age  he  went  from  Virginia  to 
Maryland  where  he  attended  the  Elementary 
schools,  of  Baltimore.  Completing  the  work  of 
the  graded  schools  he  prepared  for  college  at 
Morgan  College,  also  in  Baltimore.  From  Mor 
gan  College  Mr.  Hawkins  went  to  Harvard  Univer 
sity.  Here  he  spent  four  years  in  the  classical 
course  of  this  great  institution,  graduating  in  1901. 
with  the  degree  A.  B.  He  received  the  degree  of 
A.  M.,  from  Columbia  University  in  1910. 

Upon  finishing  the  course  at  Harvard,  Mr.  Haw 
kins  became  a  teacher  of  Latin,  German,  and  Ec 
onomics,  in  the  Colored  High  School,  of  Baltimore. 
In  this  position  he  worked  for  five  years,  when  he 
became  head  of  Department  of  Foreign  Languag 
es  in  1906.  In  1909  he  was  made  Vice-Principal  of 
this  school  and  Principal  the  latter  part  of  the  same 
year.  Here  Mr.  Hawkins  still  labors.  Most  of 
his  life  has  been  spent  in  the  school  rooms  of  Bal 

Since  Mr.  Hawkins  took  charge  of  the  Colored 
High  School  it  has  had  a  great  growth.  He  has 
modified  the  course  of  study  to  meet  in  a  large  de 
gree  the  needs  of  the  community  which  it  serves. 
He  emphasizes  the  obligations  of  the  teacher  to  the 
parents.  He  also  lays  great  stress  upon  the  need 
of  broad  vision  and  sympathy  and  the  requirement 
of  high  professional  skill.  With  these  views  it  is 
but  natural  that  Mr.  Hawkins  himself  should  go 
out  of  the  school  room  to  touch  the  lives  of  all  in 
the  community.  So  we  find  him  an  active  member 
of  the  Union  Baptist  Church,  a  member  of  the 
American  Academy  of  Political  and  Social  Sciences, 
and  a  Fellow  of  American  Geographical  Society. 
But  his  interests  in  the  people  of  his  immediate 
community  is  shown  more  in  the  fact  that  he 
serves  as  a  member  of  the  Board  of  Provident 
Hospital;  President  of  the  Maryland  Colored  Pub 
lic  Health  Association;  Treasurer  of  the  Maryland 
Colored  Blind  Association ;  Member  of  the  Com 
mission  on  Preparedness  and  Defense  for  the  Col 
ored  People  of  Maryland. 

He  was  appointed  to  the  Commission  on  Pre- 
pardness  by  Governor  Harrington.  This  alone  goes 
to  show  that  his. efforts  in  the  behalf  of  the  Race 
has  attracted  the  attention  of  the  whole  State.  So 
numerous  and  so  varied  are  these  bodies  which  he 
serves,  that  it  is  readily  seen  that  it  is  no  one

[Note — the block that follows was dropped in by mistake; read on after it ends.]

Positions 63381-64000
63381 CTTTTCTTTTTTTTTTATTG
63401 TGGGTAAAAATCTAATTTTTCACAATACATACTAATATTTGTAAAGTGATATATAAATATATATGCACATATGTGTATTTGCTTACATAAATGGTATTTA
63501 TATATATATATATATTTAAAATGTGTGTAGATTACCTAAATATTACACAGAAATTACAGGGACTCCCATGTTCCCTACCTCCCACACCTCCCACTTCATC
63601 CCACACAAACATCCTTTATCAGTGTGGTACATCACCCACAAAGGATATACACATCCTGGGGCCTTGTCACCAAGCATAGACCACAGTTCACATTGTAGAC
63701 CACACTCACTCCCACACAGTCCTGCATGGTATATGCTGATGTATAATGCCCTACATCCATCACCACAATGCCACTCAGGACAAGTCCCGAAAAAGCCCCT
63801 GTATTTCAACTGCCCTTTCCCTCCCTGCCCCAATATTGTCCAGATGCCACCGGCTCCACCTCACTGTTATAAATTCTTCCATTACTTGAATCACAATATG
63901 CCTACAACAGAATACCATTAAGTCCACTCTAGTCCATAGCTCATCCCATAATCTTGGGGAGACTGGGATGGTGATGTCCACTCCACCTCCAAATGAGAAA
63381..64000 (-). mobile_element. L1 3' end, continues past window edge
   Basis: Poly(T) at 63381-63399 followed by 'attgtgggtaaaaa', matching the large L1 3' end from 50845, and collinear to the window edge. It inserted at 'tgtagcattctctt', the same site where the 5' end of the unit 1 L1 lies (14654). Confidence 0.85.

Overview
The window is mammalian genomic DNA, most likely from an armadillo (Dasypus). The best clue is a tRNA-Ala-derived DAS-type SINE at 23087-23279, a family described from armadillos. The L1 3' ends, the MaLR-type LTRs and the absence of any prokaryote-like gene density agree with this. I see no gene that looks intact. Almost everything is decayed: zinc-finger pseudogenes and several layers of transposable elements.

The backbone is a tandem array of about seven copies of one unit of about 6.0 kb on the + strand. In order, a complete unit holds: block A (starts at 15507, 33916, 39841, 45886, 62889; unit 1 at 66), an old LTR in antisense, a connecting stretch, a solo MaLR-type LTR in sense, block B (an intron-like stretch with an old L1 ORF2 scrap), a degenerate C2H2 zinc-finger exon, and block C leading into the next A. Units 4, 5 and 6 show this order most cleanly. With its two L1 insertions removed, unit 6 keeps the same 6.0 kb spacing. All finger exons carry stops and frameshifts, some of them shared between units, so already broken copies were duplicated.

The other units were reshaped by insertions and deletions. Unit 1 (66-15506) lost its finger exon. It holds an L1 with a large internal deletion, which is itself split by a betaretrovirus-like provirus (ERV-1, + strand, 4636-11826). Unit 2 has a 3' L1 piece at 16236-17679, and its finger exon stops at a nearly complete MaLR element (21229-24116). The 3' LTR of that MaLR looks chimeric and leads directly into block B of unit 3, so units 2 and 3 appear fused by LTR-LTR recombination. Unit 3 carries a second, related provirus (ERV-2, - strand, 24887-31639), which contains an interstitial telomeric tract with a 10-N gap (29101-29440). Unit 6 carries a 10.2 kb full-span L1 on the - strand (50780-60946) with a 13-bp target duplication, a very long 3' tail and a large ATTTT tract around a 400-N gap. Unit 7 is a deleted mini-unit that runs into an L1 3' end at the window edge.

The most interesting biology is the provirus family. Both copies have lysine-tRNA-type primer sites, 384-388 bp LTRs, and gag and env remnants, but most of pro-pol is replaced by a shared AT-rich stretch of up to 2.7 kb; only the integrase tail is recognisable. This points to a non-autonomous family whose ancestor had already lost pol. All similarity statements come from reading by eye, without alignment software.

phase  of  the  development  of  the  Race  which  Mr. 
Hawkins  has  at  heart,  but  the  advancement  of  the 
entire  people. 

Along  with  all  the  interests  which  are  ever  be 
fore  Principal  Hawkins,  he  has  an  interest  in  cer 
tain  inventions.  On  this  he  spends  considerable 
time.  It  to  him  is  a  recreation  from  the  other  kind 
of  work  which  is  ever  with  him.  He  has  been 
awarded  patents  on  a  cabinet  for  player  music  rolls 
and  he  has  patents  pending  on  a  number  of  various 

On  October  14,  1905,  Mr.  Hawkins  was  married 
to  Miss  Margaret  B.  Gregory.  Mrs.  Hawkins  is 
the  daughter  of  the  late  Professor  James  M.  Gre 
gory,  of  Bordentown  Industrial  School,  Borden- 
town,  New  Jersey.  Mr.  Hawkins  has  two  sons, 
Gregory  Hawkins,  and  Mason  A.  Hawkins.  These 
two  lads  are  in  the  schools  of  Baltimore  and  give 
promise  ;of  great  intellectual  development.  Mr. 
Hawkins  ambition  is  to  prepare  them  for  an  hon 
orable  and  useful  life. 

Mr.  Hawkins  has  set  the  example  of  thrift  for 
those  who  take  him  as  a  pattern.  He  pays  taxes 
on  both  real-estate  and  personal  property.  In  this 
man  we  see  one  well  rounded.  He  is  a  sound 
scholar,  a  progressive  educator,  and  an  excellent 
administrator.  At  the  same  time  he  touches  the 
lives  of  all  the  people  about  him,  even  the  most 
lowly  in  a  helpful  manner. 


WILLIAM  PICKENS,  A.  B..  A.  M.,  LIT.  D.,  LL.  D. 

S  a  very  young  man  in  school, 
William  1'ickens  won  for  himself 
honors  and  the  name  ot  a  close 
student  and  a  good  speaker.  What 
the  young  man  gave  promise  of 
being  William  1'ickens,  the  man, 
is.  He  was  born  in  South  Carolina, 
Jan.  15,  1881.  His  public  school 
training  was  received  in  Arkansas.  In  1899  he 
graduated  from  the  High  School  in  Little  Rock,  as 
Valedictorian  of  the  class.  Not  only  had  young 
Pickens  led  his  particular  class,  but  he  had  higher 
marks  than  any  student  had  ever  made  in  the 
school.  After  leaving  High  School,  Mr.  Pickens 
entered  Talledega  College,  Talledega,  Alabama,  and